Another in our series of new transcriptions of contemporary articles on the Leo Frank case.
July 27th, 1913
There is little doubt that the storm-center, so to speak, of the Frank trial will be the testimony of the negro sweeper, James Conley. He will be the principal witness for the state and all of the other evidence of the prosecution will be shaped with a view to corroborating and strengthening his story which places the murder of Mary Phagan upon the factory superintendent.
And the defense will chiefly concern itself with the task of discrediting the negro’s testimony. It will bend its energies to prove that Conley has lyingly accused Frank and will offer evidence designed to fasten the crime upon the negro.
These facts being true the public will be interested in reviewing the sworn confession made by Conley to the city detectives. It follows:
“On Saturday, April 26, 1913, when I came back to the pencil factory with Mr. Frank I waited for him downstairs like he told me, and when he whistled for me I went upstairs and he asked me if I wanted to make some money right quick, and I told him yes, sir, and he told me that he had picked up a girl back there and had let her fall and that her head hit against something—he didn’t know what it was—and for me to move her and I hollered and told him the girl was dead.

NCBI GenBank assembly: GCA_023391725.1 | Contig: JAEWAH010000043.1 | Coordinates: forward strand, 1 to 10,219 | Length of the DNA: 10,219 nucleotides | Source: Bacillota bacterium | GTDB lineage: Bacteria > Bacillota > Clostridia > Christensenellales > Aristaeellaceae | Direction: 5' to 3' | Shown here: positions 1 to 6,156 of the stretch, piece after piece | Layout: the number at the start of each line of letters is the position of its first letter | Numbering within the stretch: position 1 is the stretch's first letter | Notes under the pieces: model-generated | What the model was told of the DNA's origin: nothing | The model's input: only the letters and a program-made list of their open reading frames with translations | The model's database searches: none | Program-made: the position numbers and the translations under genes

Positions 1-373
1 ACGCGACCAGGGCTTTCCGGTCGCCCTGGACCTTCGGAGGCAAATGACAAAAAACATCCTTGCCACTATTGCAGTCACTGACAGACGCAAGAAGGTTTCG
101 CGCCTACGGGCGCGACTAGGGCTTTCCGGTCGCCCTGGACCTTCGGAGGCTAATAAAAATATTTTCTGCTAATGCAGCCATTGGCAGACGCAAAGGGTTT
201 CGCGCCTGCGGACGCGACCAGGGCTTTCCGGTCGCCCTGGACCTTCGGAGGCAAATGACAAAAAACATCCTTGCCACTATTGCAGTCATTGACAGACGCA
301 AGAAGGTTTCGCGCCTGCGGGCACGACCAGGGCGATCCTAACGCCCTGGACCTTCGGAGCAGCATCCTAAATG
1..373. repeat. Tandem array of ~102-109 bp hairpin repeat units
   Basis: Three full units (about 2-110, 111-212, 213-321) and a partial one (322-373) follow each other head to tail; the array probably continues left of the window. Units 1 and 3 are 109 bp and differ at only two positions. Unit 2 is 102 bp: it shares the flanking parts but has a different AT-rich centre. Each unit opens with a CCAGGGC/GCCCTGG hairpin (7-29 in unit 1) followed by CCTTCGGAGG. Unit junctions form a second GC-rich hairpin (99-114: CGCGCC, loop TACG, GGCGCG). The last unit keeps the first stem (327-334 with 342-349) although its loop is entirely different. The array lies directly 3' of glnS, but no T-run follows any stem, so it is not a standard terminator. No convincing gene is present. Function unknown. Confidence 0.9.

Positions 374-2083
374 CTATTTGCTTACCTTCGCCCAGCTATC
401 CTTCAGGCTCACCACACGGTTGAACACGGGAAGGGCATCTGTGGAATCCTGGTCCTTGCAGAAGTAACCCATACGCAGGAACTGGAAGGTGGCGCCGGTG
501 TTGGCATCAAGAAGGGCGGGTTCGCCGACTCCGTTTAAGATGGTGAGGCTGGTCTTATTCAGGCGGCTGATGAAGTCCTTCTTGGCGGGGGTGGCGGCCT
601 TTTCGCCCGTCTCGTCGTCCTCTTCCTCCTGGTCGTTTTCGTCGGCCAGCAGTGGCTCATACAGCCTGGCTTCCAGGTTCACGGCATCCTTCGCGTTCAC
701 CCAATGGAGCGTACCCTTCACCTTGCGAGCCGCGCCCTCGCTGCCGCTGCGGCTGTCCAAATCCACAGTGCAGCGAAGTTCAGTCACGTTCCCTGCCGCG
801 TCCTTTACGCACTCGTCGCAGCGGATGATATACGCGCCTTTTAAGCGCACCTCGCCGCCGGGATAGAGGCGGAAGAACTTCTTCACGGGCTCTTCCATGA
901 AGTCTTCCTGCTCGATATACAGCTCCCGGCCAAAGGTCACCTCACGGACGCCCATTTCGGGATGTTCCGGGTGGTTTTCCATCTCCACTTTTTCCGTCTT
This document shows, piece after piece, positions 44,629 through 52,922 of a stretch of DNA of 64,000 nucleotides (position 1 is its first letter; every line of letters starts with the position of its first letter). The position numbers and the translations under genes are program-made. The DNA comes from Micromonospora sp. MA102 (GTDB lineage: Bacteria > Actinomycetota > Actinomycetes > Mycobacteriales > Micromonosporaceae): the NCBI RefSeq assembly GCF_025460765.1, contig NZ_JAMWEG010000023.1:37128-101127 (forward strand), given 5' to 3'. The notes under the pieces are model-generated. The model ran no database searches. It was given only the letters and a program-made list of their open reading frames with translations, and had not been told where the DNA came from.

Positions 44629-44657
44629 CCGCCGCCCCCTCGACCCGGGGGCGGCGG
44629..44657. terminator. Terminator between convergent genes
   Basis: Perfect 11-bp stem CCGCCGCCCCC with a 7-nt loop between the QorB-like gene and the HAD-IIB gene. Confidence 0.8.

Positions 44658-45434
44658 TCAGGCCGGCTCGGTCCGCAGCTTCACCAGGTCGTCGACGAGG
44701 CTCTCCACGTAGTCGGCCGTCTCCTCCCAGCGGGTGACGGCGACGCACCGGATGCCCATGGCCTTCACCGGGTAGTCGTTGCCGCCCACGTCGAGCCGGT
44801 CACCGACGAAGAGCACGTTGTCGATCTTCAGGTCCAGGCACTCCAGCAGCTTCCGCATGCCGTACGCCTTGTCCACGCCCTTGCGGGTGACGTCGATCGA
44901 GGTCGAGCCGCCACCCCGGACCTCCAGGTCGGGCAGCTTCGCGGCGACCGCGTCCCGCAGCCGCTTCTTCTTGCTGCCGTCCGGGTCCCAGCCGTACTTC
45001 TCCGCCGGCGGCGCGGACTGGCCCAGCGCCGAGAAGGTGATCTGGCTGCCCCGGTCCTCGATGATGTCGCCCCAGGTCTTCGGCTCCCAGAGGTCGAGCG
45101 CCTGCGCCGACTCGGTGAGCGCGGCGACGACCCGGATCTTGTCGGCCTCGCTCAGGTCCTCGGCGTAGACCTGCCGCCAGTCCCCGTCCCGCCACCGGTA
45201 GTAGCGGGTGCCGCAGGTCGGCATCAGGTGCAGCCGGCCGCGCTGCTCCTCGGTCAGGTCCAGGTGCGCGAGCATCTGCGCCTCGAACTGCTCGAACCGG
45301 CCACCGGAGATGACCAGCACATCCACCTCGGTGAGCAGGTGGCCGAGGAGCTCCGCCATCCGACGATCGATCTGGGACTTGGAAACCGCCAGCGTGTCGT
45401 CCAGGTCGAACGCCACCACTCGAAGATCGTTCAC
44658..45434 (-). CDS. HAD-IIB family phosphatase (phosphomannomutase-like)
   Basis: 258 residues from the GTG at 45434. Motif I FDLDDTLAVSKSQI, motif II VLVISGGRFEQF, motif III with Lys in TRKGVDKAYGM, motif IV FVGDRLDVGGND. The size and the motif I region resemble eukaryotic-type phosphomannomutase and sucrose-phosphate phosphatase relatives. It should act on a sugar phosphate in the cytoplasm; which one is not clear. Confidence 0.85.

“And he told me to pick her up and bring her to the elevator, and I told him I didn’t have nothing to pick her up with, and he told me to go and look by the cotton box there and get a piece of cloth and I got a big wide piece of cloth and come back there to the men’s toilet, where she was, and tied her, and I taken her and brought her up there to a little dressing room, carrying her on my right shoulder and she got too heavy for me and she slipped off my shoulder and fell on the floor right there at the dressing room and I hollered for Mr. Frank to come there and help me; that she was too heavy [f]or me, and Mr. Frank come down there to me and he was excited, and he picked her up by the feet. Her feet and head were sticking out of the cloth, and by him being so nervous he let her feet fall, and then he brought her up to the elevator, Mr. Frank carrying her by the feet and me by the shoulder, and we brought her to elevator, and then Mr. Frank says, ‘What, let me get the key,’ and he went into the office and come back and unlocked the elevator door and started the elevator down.